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New Zealand retirement system world leader

Media Statement
Retirement Commission

6 April 2004

New Zealand retirement system world leader

The Retirement Commissioner, Diana Crossan told a gathering of the financial services sector at the Super Funds Summit in Wellington today that New Zealand's retirement system is one of the best in the world.

She said recent lobbying from industry members calling for both tax incentives and compulsion were unhelpful.

"Such self-serving contributions to the savings debate chip away at the industry's credibility, and the facts.

"New Zealand's retirement income policy is well designed and can withstand the adjustments that will inevitably be required as the population ages," she said.

"International commentators are taking notice of New Zealand's approach to retirement income policy, because it is straightforward and fair," said Ms Crossan.

"The one advantage of the New Zealand superannuation scheme is that it provides a retirement income which is independent of a person's lifetime income. This is particularly important for New Zealand women.

"This means our system does not favour high income earners or other groups. It provides people with a fundamental level of protection. No matter what happens, there will be a basic income at retirement.

Ms Crossan said that, like other countries with an ageing population, New Zealand could not afford to be complacent.

"There are challenges ahead, but it is certainly not a crisis. Unlike many countries facing similar issues, fiscal pressures are not immediate for New Zealand. We have a 'window' before our baby boomers start to retire. The oldest baby boomer is now aged 58.

"The challenge is to have an open and informed discussion about future retirement provision that does not degenerate into divisive debate that characterised much of the discussion in the 1990's.

"Most political parties are saying that the New Zealand Superannuation (NZS) entitlements of current retirees and those close to retirement, are secure at current levels. This means that those who should be participating in the discussion are younger people who will be affected by any change.

Ms Crossan said the discussion needs to focus on future adjustments that are appropriate, equitable, affordable and sustainable. These adjustments include: maintaining NZS for future retirees at current levels but increasing taxes and/or reducing expenditure, or considering the age of NZS entitlement, or changing the way NZS rates are set, and a targeted NZS.

"Another challenge is how we make savings issues important enough for middle income New Zealanders to effect changes. Most New Zealanders have some capacity to save for retirement - and most are doing so. But of those who do not, many are likely to experience a significant fall in living standards on retirement. NZS will provide them with a basic income only, said Ms Crossan.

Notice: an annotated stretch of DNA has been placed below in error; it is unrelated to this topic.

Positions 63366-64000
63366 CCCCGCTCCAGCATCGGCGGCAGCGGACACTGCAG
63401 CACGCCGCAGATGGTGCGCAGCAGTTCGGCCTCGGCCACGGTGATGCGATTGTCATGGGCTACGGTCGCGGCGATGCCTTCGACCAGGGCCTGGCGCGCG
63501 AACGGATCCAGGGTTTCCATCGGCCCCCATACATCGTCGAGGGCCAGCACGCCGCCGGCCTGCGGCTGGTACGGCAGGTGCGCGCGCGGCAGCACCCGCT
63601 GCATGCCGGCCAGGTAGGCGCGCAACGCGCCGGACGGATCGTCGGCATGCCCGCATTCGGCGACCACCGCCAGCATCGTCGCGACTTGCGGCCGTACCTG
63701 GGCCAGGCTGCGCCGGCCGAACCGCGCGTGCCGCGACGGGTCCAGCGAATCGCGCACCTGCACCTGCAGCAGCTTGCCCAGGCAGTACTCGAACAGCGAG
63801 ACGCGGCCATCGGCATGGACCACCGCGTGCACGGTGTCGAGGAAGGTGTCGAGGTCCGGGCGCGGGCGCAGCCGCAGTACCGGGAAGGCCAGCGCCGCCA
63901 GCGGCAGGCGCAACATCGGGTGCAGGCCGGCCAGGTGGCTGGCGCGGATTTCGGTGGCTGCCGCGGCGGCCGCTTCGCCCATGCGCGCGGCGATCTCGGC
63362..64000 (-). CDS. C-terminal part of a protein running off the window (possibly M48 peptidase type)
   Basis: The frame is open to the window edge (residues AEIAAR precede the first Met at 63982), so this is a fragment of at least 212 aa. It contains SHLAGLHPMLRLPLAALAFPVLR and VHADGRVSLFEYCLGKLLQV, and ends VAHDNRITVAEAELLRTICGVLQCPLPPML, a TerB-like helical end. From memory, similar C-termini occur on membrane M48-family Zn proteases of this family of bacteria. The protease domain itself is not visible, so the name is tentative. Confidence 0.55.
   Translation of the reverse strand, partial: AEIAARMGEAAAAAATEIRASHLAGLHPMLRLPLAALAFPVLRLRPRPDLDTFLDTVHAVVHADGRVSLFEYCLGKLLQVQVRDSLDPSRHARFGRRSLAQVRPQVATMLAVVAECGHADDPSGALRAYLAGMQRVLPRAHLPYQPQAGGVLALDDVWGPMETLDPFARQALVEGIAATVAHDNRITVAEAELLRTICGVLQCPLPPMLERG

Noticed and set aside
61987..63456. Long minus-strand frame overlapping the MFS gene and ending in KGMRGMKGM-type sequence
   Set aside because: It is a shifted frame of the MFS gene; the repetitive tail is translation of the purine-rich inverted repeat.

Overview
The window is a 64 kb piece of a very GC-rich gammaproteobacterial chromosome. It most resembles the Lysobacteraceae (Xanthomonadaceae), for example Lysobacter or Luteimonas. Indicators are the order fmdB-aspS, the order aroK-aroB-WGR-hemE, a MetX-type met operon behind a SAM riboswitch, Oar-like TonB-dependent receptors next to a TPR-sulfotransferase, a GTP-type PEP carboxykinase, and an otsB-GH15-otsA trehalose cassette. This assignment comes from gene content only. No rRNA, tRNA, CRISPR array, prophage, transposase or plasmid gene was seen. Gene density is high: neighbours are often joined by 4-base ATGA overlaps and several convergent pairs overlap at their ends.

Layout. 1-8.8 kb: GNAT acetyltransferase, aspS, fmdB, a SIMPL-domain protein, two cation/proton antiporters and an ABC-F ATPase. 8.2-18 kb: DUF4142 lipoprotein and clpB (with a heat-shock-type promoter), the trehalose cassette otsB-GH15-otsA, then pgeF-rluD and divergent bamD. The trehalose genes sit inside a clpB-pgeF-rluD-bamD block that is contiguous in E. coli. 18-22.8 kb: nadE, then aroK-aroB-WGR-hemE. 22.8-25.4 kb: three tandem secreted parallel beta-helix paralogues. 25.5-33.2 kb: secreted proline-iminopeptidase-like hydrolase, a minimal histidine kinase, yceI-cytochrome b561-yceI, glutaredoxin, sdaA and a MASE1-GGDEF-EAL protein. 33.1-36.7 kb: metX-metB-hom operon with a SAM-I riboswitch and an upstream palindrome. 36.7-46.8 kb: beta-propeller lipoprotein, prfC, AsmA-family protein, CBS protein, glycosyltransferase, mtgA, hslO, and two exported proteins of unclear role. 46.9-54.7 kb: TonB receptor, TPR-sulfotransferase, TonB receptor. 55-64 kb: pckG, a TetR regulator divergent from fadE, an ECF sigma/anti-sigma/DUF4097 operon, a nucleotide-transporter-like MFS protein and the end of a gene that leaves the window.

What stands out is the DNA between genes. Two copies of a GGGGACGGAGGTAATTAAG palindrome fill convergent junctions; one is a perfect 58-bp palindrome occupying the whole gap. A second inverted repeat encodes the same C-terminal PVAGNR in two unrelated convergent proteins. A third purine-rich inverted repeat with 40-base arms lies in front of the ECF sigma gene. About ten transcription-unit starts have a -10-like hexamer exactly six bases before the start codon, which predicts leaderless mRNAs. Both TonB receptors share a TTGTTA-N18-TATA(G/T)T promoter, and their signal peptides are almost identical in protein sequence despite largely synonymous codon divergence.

"Put more bluntly, the question I often ask people is whether they are prepared to live on just over $12,500 per annum (single, living alone rate of NZS) when they retire.

The Retirement Commissioner mentioned a number of risks and opportunities that may impact on future cohorts' savings behaviour and living standards in retirement, which require monitoring, and further analysis and research.

"An increasing proportion of people at retirement age, along with factors such as student loans hindering ability to save, and changes in home ownership rates, may cause a review of New Zealand's retirement policy in the longer term.

"As a result, the Retirement Commission is making a stronger commitment to research through its dedicated Retirement Income Research Centre. This will provide both policy-makers and individuals with high quality information. This will involve the launch of a new website with research relevant to New Zealanders, links to international information and research scholarships.

"I would like to see the industry contributing to sound research that will add meaningfully to understanding about retirement income. I am pleased to say that we are currently exploring opportunities with some parts of the industry to undertake joint research with the Commission's Retirement Income Research Centre."

Ms Crossan also highlighted the need for a rise in overall standards of financial advice, supporting the call for the sector to set up a self-regulatory system for financial advisors to better help and protect customers.

"I am concerned that there are no industry wide codes of conduct, disciplinary procedures and standards for advice, that advisers cannot be easily expelled from the industry, and that there are no dispute resolution procedure s for advisers outside the court system.

"Strong self-regulation of financial advisors would make a significant contribution to the development of a 'saving culture'," she said.

"Without a doubt, New Zealanders need help to make sound financial decisions that will give them more choice and flexibility now and in the future.

A full copy of the Retirement Commissioner's speech is available on http://www.retirement.org.nz/

Ends

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